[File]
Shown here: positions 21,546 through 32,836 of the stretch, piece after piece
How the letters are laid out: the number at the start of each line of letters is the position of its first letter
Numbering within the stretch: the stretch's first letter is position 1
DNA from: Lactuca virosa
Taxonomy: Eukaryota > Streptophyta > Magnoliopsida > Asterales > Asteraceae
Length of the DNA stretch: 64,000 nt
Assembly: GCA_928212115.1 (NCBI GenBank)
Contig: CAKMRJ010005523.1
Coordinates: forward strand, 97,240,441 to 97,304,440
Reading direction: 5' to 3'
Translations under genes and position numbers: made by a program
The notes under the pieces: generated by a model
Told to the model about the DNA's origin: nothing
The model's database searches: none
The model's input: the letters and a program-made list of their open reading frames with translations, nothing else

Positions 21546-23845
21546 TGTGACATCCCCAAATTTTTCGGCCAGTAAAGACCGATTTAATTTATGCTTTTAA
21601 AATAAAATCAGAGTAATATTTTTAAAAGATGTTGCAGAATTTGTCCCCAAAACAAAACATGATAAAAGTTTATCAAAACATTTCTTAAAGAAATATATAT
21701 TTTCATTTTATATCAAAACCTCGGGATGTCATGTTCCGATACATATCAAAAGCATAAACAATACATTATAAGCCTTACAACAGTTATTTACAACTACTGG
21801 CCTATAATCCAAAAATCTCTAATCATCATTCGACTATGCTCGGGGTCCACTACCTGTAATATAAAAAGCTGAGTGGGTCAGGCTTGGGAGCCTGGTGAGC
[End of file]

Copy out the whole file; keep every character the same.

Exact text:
Shown here: positions 21,546 through 32,836 of the stretch, piece after piece
How the letters are laid out: the number at the start of each line of letters is the position of its first letter
Numbering within the stretch: the stretch's first letter is position 1
DNA from: Lactuca virosa
Taxonomy: Eukaryota > Streptophyta > Magnoliopsida > Asterales > Asteraceae
Length of the DNA stretch: 64,000 nt
Assembly: GCA_928212115.1 (NCBI GenBank)
Contig: CAKMRJ010005523.1
Coordinates: forward strand, 97,240,441 to 97,304,440
Reading direction: 5' to 3'
Translations under genes and position numbers: made by a program
The notes under the pieces: generated by a model
Told to the model about the DNA's origin: nothing
The model's database searches: none
The model's input: the letters and a program-made list of their open reading frames with translations, nothing else

Positions 21546-23845
21546 TGTGACATCCCCAAATTTTTCGGCCAGTAAAGACCGATTTAATTTATGCTTTTAA
21601 AATAAAATCAGAGTAATATTTTTAAAAGATGTTGCAGAATTTGTCCCCAAAACAAAACATGATAAAAGTTTATCAAAACATTTCTTAAAGAAATATATAT
21701 TTTCATTTTATATCAAAACCTCGGGATGTCATGTTCCGATACATATCAAAAGCATAAACAATACATTATAAGCCTTACAACAGTTATTTACAACTACTGG
21801 CCTATAATCCAAAAATCTCTAATCATCATTCGACTATGCTCGGGGTCCACTACCTGTAATATAAAAAGCTGAGTGGGTCAGGCTTGGGAGCCTGGTGAGC